Let’s go back to James and Serpell. Marlon James now lives in Minneapolis and teaches at Macalester College. Namwali Serpell moved from Zambia to Baltimore, USA when she was nine and now teaches at UC Berkeley. They are not alone in currently living outside their countries of birth and the setting of much of their work. Edwidge Danticat, Claude McKay, V.S. Naipaul, Jamaica Kincaid, Ngugi wa Thiong’o, J.M. Coetzee, Calixthe Beyala, Leila Sebbar, etc. have lived outside their countries of origin either permanently or for a significant length of time. One of my favourite Caribbean authors is Jean Rhys (1890-1979) who was born and grew up in Dominica but moved to England, and what I think is her best book, Good Morning, Midnight, is set in Paris and London. Like many, I devoured Chimamanda’s Americanah – set largely in the USA. Nigerian-American Teju Cole’s Open City moves between the US, Belgium and the Nigeria of its protagonist’s memory; but further, it’s about traversing inner landscapes. Many contemporary African and Caribbean writers’ identities have prefixes, and their works, often written through the migratory subject or from a position of exile, mirror that complexity and ambivalent relationship to former colonial powers and the US in subject and setting.
We can attribute this phenomenon to the colonial histories of both regions, the general rise in mass migrations. Or perhaps it is tied to the (warped) nature of global/ western publishing, despite the emergence of more publishers based on the continent. Might it be as George Lamming lamented in 1960 that there is no market for literature written by Caribbean (or African) peoples, in the Caribbean (/Africa)? Quite a few of my friends often tell me that, “Kenyans don’t read,” “You have to leave to get published,” etc. Whichever the case, I get the feeling Caribbean and African writers seem less directly involved in each other’s work as in Césaire’s time, but both share a corresponding ambivalent relationship to the West. This brings me back to the beginning – a triangle in which the Caribbean and Africa are only linked by their mutual association with “the West.” Hopefully from a less depressing angle this time. My aim is not to restate the perhaps now tedious argument about whether African and Caribbean literatures are derivative, too involved with colonial memory, and not truly original, or essential. This is not to police authors’ identities either (you’re not really Tunisian etc.).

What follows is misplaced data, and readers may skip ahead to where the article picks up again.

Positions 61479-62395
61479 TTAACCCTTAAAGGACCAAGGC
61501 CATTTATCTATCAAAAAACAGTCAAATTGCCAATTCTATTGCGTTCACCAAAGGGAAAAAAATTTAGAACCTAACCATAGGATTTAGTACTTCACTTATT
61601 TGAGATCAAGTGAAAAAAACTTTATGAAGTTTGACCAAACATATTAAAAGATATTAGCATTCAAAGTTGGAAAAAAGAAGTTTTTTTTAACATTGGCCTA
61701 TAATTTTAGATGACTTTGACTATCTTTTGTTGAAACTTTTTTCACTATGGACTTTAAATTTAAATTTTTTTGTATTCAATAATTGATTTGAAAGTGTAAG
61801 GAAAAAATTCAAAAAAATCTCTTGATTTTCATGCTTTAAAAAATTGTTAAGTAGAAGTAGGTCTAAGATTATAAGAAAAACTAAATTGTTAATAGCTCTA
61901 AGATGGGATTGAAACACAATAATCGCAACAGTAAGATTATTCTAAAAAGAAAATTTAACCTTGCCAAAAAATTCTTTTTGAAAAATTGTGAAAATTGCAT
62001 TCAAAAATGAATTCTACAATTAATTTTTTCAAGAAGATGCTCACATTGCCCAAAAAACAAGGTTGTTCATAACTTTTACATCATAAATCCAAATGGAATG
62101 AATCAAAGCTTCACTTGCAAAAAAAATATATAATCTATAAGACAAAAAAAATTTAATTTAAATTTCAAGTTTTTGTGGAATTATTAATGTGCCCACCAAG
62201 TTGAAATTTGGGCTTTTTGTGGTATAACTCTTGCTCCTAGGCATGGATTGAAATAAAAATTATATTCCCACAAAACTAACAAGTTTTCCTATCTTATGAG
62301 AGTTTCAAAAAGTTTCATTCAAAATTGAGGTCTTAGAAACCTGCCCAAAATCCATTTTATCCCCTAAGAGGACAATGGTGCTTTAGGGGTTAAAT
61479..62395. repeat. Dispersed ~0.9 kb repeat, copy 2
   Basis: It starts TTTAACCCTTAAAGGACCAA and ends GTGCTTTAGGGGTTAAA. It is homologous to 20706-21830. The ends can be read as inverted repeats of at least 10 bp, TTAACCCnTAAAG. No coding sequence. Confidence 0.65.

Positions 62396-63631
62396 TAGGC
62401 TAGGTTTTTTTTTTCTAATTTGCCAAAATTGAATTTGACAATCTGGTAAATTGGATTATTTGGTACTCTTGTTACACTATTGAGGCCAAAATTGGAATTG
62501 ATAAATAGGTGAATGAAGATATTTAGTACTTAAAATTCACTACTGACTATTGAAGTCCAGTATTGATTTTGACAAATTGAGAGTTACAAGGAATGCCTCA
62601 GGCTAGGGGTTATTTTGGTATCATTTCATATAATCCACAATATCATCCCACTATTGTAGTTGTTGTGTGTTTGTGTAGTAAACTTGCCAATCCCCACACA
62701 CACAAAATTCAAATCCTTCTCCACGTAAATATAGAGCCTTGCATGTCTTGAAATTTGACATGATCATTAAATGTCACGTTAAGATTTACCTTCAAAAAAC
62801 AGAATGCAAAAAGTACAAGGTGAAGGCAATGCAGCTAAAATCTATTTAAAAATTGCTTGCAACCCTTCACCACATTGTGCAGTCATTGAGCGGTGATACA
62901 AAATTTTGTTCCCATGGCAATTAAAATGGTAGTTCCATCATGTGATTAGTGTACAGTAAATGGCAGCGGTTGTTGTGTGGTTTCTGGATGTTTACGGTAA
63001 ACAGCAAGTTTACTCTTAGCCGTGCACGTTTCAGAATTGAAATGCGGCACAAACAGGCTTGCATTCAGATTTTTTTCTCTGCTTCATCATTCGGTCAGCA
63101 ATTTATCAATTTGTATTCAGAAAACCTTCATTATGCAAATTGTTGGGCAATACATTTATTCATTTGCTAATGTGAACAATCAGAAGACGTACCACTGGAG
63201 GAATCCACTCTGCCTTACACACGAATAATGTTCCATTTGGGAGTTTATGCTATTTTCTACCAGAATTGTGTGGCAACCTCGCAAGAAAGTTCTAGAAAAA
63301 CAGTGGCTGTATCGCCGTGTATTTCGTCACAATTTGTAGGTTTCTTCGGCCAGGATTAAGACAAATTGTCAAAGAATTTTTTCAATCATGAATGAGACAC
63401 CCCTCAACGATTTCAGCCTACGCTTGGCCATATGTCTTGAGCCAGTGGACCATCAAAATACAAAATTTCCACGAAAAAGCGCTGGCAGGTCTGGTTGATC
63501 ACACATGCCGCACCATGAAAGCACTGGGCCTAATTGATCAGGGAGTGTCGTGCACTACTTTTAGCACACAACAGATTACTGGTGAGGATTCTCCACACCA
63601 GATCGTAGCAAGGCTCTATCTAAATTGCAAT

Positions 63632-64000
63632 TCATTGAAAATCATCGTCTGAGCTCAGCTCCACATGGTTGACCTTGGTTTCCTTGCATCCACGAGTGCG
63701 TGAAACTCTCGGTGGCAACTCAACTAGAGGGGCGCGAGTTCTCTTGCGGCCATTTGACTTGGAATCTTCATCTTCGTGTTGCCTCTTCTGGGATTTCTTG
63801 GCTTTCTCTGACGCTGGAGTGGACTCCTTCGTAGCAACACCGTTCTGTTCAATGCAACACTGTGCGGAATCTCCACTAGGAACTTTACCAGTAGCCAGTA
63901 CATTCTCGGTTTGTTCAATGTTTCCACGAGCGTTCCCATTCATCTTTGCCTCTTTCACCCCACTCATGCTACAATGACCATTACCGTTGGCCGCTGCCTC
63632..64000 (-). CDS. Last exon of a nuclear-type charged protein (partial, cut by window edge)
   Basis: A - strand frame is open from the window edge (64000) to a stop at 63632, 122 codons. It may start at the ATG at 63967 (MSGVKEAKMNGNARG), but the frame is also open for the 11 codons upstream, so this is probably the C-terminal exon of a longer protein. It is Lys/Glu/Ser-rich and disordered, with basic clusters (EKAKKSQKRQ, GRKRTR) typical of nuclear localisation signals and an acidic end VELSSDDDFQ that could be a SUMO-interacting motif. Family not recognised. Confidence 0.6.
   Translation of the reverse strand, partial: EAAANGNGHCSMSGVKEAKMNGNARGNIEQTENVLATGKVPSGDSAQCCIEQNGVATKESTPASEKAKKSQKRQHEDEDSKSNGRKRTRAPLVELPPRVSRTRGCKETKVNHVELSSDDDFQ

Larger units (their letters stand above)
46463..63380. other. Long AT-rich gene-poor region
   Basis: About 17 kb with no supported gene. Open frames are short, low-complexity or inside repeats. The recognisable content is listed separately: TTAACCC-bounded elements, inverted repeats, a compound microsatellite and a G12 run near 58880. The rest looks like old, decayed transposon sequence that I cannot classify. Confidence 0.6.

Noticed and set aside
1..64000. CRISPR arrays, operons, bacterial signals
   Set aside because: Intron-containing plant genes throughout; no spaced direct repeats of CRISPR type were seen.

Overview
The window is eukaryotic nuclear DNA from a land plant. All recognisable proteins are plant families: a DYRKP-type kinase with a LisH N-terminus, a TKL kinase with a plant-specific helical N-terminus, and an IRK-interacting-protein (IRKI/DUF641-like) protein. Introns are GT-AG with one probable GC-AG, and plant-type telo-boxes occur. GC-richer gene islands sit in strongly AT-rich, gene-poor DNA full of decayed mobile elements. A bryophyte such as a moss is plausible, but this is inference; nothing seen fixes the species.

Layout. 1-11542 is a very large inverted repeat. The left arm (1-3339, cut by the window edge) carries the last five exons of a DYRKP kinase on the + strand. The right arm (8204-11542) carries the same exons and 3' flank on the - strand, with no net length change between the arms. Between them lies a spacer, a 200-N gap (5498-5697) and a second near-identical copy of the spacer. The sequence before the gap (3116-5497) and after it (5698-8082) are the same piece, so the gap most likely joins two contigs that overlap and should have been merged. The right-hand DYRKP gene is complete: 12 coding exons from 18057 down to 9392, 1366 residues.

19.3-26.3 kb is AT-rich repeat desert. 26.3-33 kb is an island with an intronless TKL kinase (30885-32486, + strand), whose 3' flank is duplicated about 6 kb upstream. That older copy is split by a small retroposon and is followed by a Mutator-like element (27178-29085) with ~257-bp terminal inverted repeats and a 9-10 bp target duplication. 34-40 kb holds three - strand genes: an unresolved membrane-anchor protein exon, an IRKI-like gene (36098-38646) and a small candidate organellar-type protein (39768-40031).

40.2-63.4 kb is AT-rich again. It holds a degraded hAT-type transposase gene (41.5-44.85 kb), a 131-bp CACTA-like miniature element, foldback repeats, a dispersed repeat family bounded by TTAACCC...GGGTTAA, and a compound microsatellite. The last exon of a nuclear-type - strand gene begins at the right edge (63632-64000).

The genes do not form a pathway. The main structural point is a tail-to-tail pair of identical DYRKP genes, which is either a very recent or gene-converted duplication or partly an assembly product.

My point is quite the opposite actually. I am here to affirm that of most authors, few are betting on language as those of “minor literatures.” Who has engaged with Englishes so variously and in such depth compared to Anglophone Caribbean and African writers? There is a fullness, an expansiveness that informs those experiments, that continued commitment to language despite a long complicated historical memory of its weaponization. This is to insist that Caribbean and African writers, regardless of where they are based or what they select as their subject, are not simply homeless, both literally and literarily. They are not only transnational, but post-national, bridging spaces across the Atlantic, certainly, but also globally. If there are charges of nostalgia that can be placed upon them, their critics fail to recognize a yearning for rest, coherence, home that characterizes my experience, for instance, as a Kenyan, and now a Kenyan abroad, which finds expression in our literatures. What are Caribbean and African literatures, then? Two monoliths that, when prodded, dissolve? I hold on to them because through these categories, I am able to express gratitude for a wide range of authors, such as the altogether brilliant Assia Djebar (Fatima-Zohra Imalayen) who passed away last February. These categories allow me to choose my intellectual ancestors and to thank them however best I know how – slowly and with tenderness.